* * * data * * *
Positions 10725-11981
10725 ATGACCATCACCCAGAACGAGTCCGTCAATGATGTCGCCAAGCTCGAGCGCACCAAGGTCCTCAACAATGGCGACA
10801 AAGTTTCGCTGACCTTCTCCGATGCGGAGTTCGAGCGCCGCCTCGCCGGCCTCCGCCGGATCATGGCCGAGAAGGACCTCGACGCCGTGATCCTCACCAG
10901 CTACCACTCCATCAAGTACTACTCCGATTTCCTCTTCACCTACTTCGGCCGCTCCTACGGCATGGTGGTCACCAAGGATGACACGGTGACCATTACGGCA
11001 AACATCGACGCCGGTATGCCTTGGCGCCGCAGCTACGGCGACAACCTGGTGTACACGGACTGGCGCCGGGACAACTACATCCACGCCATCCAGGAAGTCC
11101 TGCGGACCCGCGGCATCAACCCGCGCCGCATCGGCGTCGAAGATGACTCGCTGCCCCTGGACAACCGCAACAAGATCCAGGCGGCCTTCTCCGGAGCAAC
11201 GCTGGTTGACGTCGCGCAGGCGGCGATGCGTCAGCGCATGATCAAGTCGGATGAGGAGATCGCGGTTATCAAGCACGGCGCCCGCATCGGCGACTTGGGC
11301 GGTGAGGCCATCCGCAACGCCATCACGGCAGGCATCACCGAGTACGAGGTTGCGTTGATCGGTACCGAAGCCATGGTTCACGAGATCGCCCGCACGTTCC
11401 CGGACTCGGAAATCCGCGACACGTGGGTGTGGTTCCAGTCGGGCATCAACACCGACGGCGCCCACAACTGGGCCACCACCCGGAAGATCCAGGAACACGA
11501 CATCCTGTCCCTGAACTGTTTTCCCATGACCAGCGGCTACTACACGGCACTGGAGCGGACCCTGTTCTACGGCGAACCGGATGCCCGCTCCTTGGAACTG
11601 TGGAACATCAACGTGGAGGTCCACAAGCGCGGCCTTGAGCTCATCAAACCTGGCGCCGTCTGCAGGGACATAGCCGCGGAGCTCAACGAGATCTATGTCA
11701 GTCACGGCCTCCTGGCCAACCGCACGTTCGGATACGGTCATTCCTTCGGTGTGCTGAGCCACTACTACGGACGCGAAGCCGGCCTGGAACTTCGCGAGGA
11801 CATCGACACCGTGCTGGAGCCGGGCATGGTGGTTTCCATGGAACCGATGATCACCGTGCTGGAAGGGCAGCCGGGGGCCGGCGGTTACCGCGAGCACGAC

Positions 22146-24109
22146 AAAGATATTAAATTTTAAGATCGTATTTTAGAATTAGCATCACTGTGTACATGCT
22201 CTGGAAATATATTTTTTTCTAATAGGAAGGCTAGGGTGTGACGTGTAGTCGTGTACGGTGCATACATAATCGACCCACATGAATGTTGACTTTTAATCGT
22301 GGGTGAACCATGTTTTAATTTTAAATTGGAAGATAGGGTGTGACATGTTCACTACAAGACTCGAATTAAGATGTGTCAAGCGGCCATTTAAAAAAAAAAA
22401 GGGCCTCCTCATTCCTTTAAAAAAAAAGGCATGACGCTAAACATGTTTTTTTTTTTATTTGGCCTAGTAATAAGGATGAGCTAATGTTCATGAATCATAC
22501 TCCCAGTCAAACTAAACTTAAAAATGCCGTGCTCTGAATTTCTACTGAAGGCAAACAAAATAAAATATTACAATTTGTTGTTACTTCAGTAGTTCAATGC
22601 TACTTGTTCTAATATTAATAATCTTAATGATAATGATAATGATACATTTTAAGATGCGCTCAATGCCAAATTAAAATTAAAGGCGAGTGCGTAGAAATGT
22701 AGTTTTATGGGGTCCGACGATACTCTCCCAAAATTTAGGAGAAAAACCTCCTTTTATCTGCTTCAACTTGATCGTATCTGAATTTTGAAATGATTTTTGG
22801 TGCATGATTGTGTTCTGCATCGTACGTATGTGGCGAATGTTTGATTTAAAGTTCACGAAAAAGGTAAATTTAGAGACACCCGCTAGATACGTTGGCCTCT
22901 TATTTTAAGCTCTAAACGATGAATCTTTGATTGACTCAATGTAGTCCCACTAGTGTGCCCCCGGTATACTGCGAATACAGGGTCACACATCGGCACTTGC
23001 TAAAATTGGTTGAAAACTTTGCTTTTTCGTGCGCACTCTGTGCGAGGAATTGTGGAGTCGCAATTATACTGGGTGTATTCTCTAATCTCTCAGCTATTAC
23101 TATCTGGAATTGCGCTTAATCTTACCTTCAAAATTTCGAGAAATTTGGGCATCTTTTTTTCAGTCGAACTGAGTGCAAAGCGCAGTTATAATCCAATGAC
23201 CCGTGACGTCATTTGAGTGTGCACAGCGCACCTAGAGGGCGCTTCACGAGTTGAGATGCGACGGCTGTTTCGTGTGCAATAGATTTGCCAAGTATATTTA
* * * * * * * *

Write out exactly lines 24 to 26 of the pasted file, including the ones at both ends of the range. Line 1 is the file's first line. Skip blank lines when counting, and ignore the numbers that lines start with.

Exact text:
23001 TAAAATTGGTTGAAAACTTTGCTTTTTCGTGCGCACTCTGTGCGAGGAATTGTGGAGTCGCAATTATACTGGGTGTATTCTCTAATCTCTCAGCTATTAC
23101 TATCTGGAATTGCGCTTAATCTTACCTTCAAAATTTCGAGAAATTTGGGCATCTTTTTTTCAGTCGAACTGAGTGCAAAGCGCAGTTATAATCCAATGAC
23201 CCGTGACGTCATTTGAGTGTGCACAGCGCACCTAGAGGGCGCTTCACGAGTTGAGATGCGACGGCTGTTTCGTGTGCAATAGATTTGCCAAGTATATTTA